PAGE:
Bridging The Divide In The U.S., One Crusty Old Racist At A Time

Clint Eastwood as Walt Kowalsky, directs himself and first time actor Bee Vang as Thao in "Gran Torino", which expanded its release today in San Francisco and will continue to expand on Christmas Day and on January 9, 2009.  (Photo and poster below: Warner Brothers)

By Omar P.L. Moore/December 19, 2008

Clint Eastwood does well in playing a crusty old patriarchal figure once again in the funny and engaging "Gran Torino", an elegant tribute to endearment and open-mindedness, albeit with overtones of "Driving Miss Daisy".  Mr. Eastwood also directs the film (his second this year after "Changeling") and continues to cement his credentials as one of America's greatest living directors of the 20th century, even though most of his best work has come early in this new century.  In the movie posters for many of his films, Mr. Eastwood is in silhouette, or is an image shrouded in darkness, suggesting a foreboding or reckoning that he or someone he will impact in a film will have to face.  One of the posters for the new film showcases a reverse of Alfred Hitchcock's famous trademark outline, seen so often on his television show "Alfred Hitchcock Presents".  This particular poster (below) for "Gran Torino" is a good indicator that something not so good this way comes.

These days, Mr. Eastwood acts on the big screen on occasions few and far between, but when he does, he usually makes an impact.  The same is true in "Gran Torino", even as the character of Walt Kowalsky, a Korean War veteran and acerbic racist whose suburban Michigan neighborhood has changed rapidly, is essentially a carbon copy, at least in attitude, of the sexist boxing trainer Frankie Dunn in Mr. Eastwood's "Million Dollar Baby", the Oscar-winning 2004 film.  Walt is retired, and with death all around him in his life -- he lost his wife years ago and saw death too often to mention in his war-fighting days -- he is essentially binding his time drinking beer and being fearful.  He despises religion and his remaining family members almost as much as he does the Hmong (pronounced "mong") Asian neighbors who have moved in next door (and strangely enough haven't renovated the rundown house they've moved into.)  He shouts racist epithets at them and like Nick Nolte's Mike Brennan character from Sidney Lumet's "Q&A" is at times an equal opportunity hater, trading barbs with a white Irish barber (John Carroll Lynch).

But woe betide you if you make the mistake of stealing Walt's prized 1972 Ford Gran Torino, a shining specimen of a car that he only has the muster to polish and admire from his front porch.  Young teenager Thao (played by Hmong first-time actor Bee Vang), one of the Hmong next-door neighbors, attempts to steal the car as part of a local Hmong gang initiation.  After a series of events resembling scenes from "Dirty Harry" and 1991 films "Boyz N The Hood" and "Grand Canyon", a father-son relationship develops between Walt and Thao (Walt deliberately calls him Toad), just like a father-daughter relationship developed between Frankie and Maggie (Hilary Swank) in "Million Dollar Baby".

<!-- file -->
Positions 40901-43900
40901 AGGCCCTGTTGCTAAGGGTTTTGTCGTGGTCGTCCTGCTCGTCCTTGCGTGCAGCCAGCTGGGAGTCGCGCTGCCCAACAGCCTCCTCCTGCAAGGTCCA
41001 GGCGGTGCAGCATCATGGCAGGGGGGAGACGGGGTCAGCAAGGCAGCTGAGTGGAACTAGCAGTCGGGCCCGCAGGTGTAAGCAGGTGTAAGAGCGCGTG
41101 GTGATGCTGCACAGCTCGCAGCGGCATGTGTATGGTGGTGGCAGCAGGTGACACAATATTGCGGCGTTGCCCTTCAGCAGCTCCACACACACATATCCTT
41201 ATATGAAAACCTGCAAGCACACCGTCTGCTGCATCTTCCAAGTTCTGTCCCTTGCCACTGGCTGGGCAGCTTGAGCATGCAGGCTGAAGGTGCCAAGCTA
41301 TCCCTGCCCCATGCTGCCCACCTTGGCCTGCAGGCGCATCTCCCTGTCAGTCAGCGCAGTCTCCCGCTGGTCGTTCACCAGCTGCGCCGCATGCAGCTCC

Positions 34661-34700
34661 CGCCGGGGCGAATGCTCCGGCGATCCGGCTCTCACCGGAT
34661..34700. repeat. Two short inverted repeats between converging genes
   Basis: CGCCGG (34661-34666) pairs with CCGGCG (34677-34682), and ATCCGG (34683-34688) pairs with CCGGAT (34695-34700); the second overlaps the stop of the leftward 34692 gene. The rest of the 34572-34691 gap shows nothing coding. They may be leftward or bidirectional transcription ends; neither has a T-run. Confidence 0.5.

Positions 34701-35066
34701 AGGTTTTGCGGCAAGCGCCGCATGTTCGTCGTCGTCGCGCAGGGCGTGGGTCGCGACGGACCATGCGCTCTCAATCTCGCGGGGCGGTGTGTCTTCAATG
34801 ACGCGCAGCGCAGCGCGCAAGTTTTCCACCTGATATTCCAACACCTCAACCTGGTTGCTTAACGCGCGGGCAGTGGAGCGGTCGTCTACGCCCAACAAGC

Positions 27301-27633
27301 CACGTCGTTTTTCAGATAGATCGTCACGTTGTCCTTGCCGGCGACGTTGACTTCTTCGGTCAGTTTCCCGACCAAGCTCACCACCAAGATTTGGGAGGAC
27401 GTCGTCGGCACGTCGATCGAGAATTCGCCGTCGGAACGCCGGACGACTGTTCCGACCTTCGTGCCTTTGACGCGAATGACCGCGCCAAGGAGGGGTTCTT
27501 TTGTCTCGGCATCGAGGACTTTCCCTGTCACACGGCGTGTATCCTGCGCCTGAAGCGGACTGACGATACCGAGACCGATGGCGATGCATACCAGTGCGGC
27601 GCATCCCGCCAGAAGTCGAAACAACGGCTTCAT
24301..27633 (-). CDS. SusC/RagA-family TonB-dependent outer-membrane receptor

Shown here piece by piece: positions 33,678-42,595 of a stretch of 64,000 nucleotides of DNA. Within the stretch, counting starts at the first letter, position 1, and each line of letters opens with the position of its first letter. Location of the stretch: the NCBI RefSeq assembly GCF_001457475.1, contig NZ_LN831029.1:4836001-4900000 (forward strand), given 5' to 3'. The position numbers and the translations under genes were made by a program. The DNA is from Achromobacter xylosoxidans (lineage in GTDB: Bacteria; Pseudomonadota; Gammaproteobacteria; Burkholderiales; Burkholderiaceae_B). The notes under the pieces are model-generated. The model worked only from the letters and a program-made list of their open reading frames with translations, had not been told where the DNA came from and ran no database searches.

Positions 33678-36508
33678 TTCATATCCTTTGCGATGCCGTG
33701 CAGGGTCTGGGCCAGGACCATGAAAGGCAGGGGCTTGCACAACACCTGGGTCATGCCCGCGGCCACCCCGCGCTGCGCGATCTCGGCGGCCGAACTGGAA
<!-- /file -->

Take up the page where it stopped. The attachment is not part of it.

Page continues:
"Gran Torino" with its solid script from first-time writer Nick Shenck, isn't as strong or as resonant as "Million Dollar Baby", but with his always economical directing style Mr. Eastwood is so adept at bringing a simple, straightforward and pedestrian story to the screen to warm the heart of even the most cold-eyed cynic that you can't help but be willingly manipulated by the emotional profundity of the story's earnestness, even if it is predictable.  There's something about Mr. Eastwood's own music (he also is heard singing as the closing credits arrive) and bare message of gifts of love and symbolism that always come across so resonantly in most every one of the films he directs. 

While Walt Kowinsky despises life and everything about it, Mr. Eastwood at 78, continues to cherish and celebrate it with another bitter-sweet, tender film.  For his onscreen efforts he will be Oscar nominated as a best director and actor in January 2009 -- that's a guarantee.

With: Christopher Carley, Ahney Her, Brian Haley, Geraldine Hughes, Dreama Walker, Brian Howe and Scott Eastwood.

"Gran Torino", which continues in New York City and Los Angeles, opened exclusively in San Francisco today at the Metreon Theater and numerous other cities and will expand across the U.S. and Canada on Christmas Day and on January 9, 2009.  "Gran Torino" is rated R by the Motion Picture Association Of America for language throughout, and some violence.  There are also numerous racist epithets.  The film is in the English and Hmong languages, with English subtitles.  The film's duration is one hour and 56 minutes.

Related: It's Official -- Clint Eastwood Now Walks On Water

Related: Popcorn Hot Minute - YouTube video review of "Gran Torino"


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